Citation: Ioris A. 2008. The limits of integrated water resources management: a case study of Brazils Paraba do Sul River Basin. Sustainability: Science, Practice, & Policy 4(2):4-11. Published online Nov 25, 2008. http:///archives/vol4iss2/0803-007.ioris.html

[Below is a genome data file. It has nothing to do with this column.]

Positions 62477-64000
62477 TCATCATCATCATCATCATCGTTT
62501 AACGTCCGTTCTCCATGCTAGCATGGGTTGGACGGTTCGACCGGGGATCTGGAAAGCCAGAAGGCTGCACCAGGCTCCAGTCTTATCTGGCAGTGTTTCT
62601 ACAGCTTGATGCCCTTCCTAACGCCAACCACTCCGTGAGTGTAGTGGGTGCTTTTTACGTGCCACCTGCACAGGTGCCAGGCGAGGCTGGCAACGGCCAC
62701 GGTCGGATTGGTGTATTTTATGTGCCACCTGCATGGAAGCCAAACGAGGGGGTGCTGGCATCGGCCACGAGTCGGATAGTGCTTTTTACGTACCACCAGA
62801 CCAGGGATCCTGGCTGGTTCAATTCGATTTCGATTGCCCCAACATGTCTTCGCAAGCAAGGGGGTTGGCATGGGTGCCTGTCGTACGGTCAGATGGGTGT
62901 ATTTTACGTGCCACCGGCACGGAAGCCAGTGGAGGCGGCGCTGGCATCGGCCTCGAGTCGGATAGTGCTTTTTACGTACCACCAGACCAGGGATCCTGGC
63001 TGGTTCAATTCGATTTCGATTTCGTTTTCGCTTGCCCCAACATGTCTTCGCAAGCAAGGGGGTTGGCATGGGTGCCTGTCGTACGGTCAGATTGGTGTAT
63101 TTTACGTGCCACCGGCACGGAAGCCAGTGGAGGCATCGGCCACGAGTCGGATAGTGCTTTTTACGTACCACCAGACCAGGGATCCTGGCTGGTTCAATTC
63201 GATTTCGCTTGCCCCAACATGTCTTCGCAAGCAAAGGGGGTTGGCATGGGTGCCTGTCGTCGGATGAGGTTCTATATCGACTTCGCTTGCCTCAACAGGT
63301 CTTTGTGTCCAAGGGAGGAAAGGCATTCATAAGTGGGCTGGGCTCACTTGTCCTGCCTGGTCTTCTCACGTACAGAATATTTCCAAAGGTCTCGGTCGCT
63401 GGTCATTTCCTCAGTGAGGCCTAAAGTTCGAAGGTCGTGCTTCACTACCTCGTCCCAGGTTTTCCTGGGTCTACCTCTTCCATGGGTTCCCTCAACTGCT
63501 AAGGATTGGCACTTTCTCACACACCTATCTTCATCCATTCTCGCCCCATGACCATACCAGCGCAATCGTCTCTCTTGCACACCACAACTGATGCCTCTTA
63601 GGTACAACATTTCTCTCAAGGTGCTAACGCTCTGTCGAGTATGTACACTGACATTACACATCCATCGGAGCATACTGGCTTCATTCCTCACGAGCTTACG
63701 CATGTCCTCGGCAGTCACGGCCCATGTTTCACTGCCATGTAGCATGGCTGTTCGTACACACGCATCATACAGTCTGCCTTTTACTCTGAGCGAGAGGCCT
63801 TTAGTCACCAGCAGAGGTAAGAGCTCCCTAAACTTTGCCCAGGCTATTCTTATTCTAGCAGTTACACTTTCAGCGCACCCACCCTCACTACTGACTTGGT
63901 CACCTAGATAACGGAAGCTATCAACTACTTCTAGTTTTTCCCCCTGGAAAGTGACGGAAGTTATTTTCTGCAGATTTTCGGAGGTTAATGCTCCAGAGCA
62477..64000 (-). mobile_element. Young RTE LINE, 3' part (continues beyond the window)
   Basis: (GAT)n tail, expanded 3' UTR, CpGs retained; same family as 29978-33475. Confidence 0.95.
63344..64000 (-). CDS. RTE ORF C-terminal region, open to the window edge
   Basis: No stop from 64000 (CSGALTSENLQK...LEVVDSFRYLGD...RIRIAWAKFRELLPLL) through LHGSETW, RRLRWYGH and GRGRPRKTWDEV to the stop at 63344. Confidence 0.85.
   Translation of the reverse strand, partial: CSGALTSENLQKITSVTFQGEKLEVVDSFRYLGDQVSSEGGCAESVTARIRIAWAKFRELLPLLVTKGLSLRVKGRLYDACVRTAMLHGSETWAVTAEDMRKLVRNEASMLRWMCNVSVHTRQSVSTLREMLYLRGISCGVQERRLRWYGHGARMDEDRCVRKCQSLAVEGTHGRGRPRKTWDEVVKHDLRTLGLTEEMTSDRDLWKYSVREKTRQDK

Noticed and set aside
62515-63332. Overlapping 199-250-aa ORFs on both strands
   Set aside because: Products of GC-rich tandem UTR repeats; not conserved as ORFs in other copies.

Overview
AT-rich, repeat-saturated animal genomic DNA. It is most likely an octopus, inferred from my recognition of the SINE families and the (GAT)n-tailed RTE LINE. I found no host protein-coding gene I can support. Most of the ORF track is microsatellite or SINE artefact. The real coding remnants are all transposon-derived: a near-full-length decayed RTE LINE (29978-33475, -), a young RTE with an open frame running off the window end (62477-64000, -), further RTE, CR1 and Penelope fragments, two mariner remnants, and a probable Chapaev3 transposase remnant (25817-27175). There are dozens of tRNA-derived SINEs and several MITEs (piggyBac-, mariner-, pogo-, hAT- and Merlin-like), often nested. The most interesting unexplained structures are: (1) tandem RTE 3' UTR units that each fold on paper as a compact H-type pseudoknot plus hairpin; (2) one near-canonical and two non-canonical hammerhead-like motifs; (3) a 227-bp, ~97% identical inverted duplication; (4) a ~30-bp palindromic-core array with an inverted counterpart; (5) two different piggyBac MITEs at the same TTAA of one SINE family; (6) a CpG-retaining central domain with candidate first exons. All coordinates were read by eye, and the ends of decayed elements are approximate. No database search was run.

Since the major conferences and publications on environmental sustainability in the 1970s and 1980s, such as the Mar del Plata Conference (1977), the Brundtland Report (1987), the United Nations Conference on Environment and Development (UNCED) and Agenda 21 (1992), and the Johannesburg Conference (2002), questions pertaining to water management have received considerable attention. Both the assessment of water problems and the formulation of solutions have benefited from better comprehension of the social and ecological complexity of water use and conservation. The meaning of sustainable water management has itself changed, from simply meeting quantitative water demands to concerns about water quality and, more recently, to the integration of spatial and temporal scales of multidimensional water issues (Hermanowicz, 2008). However, the translation of sustainability principles into action has often been contentious. Reforming water management under the goals of environmental sustainability is a far from complete project, particularly because of difficulties in breaking the link between economic growth and water demand and reluctance to incorporate issues of fairness and community involvement into the decision-making process (Gleick, 2002; Syme & Nancarrow, 2006). This article discusses the extent to which new attempts to manage water resources in Brazil have responded to pressing demands for environmental sustainability.